COLOMBO, Sri Lanka — Hundreds of people walk around a makeshift protest camp erected outside the presidential mansion, the morning after it was stormed by largely peaceful protesters.
Some people wave Sri Lankan flags, others hold children’s hands. They greet each other with smiles. The ebullient mood makes it feel like a national holiday.
“What did we do when they didn’t give us fuel?” a man shouts through a bullhorn, “We walked to Colombo, didn’t we?”
“Yes!” the crowd responds.
“Did them cutting fuel stop us from coming to Colombo?”
Hours after protesters took control of the British colonial-era building, it has effectively become a free museum. People stream in as Army guards quietly patrol the halls. They admire the fine art work, the chandeliers and the elaborately painted ceilings.
They also recline on couches in the main hall, sit around the grand dining table and peek into kitchen cabinets and teak armoires. A man cooks rice in a large wok. Aside from some graffiti urging the president, Gotabaya Rajapaksa, to resign, some plastic bottle debris, and a few paintings slightly askew, the space is tidy.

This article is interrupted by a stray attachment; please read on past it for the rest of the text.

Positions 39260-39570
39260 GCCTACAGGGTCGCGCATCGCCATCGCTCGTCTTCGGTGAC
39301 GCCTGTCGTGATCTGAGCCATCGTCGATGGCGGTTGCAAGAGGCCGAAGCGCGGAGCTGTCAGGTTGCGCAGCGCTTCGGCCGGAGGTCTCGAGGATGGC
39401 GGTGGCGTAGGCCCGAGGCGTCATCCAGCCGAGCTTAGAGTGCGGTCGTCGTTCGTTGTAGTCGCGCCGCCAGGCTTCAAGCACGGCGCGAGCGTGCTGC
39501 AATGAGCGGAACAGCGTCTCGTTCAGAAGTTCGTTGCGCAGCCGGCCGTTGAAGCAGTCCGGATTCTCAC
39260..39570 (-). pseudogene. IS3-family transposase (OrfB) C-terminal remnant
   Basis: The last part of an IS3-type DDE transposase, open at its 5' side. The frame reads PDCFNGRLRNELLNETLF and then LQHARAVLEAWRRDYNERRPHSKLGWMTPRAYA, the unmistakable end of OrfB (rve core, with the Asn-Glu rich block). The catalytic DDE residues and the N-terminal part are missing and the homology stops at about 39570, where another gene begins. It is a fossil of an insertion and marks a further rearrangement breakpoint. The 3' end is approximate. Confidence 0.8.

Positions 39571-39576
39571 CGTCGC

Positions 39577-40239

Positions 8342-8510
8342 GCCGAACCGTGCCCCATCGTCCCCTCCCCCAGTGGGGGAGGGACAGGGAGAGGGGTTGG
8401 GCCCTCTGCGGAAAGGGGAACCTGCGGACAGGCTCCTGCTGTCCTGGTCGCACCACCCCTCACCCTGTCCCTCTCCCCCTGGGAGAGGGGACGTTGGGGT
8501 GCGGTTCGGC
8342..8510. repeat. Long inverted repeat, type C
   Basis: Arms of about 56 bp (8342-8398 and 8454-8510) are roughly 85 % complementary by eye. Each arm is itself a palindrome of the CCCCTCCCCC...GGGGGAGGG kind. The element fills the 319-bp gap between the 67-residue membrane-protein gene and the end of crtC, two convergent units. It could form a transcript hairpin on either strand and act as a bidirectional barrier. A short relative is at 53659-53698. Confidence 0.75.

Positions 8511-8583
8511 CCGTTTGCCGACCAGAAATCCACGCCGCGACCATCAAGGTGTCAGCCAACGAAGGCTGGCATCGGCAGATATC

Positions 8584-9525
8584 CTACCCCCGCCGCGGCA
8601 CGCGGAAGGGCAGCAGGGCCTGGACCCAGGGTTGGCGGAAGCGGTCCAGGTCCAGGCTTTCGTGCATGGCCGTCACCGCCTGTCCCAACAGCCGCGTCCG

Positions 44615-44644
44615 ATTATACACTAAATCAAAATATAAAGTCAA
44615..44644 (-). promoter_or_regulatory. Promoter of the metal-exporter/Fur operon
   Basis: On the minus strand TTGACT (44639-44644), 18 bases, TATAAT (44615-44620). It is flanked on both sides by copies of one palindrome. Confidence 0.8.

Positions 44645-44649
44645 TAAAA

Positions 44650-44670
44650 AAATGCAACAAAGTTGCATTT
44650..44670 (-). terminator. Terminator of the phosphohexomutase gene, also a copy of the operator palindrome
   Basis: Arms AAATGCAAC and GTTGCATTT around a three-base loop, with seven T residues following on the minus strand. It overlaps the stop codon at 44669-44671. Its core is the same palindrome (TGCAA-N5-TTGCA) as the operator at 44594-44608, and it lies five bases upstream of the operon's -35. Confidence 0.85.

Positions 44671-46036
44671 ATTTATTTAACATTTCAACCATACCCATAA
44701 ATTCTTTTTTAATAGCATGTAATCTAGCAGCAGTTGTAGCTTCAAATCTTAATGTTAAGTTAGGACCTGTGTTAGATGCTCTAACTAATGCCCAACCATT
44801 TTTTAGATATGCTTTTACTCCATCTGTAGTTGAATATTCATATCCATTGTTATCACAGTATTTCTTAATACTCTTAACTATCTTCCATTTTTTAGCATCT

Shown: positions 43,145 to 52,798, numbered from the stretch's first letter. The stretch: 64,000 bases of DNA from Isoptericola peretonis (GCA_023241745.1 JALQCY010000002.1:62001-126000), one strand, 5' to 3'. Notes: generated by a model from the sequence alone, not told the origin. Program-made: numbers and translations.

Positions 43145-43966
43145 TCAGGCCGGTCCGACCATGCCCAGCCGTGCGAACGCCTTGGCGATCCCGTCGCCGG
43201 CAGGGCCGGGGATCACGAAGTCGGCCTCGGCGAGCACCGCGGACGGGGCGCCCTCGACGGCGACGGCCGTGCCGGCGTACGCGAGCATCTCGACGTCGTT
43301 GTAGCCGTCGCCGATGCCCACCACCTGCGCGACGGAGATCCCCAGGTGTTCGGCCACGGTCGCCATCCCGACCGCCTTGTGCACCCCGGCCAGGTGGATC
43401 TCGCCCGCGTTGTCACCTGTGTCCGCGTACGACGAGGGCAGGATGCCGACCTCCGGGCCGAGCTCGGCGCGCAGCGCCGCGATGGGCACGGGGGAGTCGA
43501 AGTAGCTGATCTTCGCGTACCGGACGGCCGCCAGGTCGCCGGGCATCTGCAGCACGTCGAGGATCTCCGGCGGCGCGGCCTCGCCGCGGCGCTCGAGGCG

Mr. Rajapaksa, who fled the residence before the demonstrators arrived, has agreed to step down, according to an ally. But the president has remained silent, not appearing or speaking in public as of Sunday afternoon.
Back at the mansion, in a spacious bedroom, a group of young men is sprawled across the bed. People rifle through the wardrobes for any clothing worth taking and examine the bathroom fixtures. The damage seems minimal; people seem mainly interested in photographing themselves where the president lived.
But the building has had too many visitors and the air has become stuffy. So, some people cool off in the president’s pool.
Nearby, inside the antechamber of the secretariat, a separate building that houses the president’s office, people mill around examining piles of used books and political pamphlets. A black banner hung on the doorframe announces that the space has been converted into a “people’s library.”
The other entrances of the ornate, columned building, where Sri Lankan flags jut out of windows shattered in Saturday’s takeover, are protected by Army guards in camouflage uniforms.
“Big building with full on arm guard for what?” said Izuru Rajakaruna, 33, a hotel manager who quit his job three weeks ago to join the protest. “We have to use this building. These days there are no schools. So the children can come here and learn something.”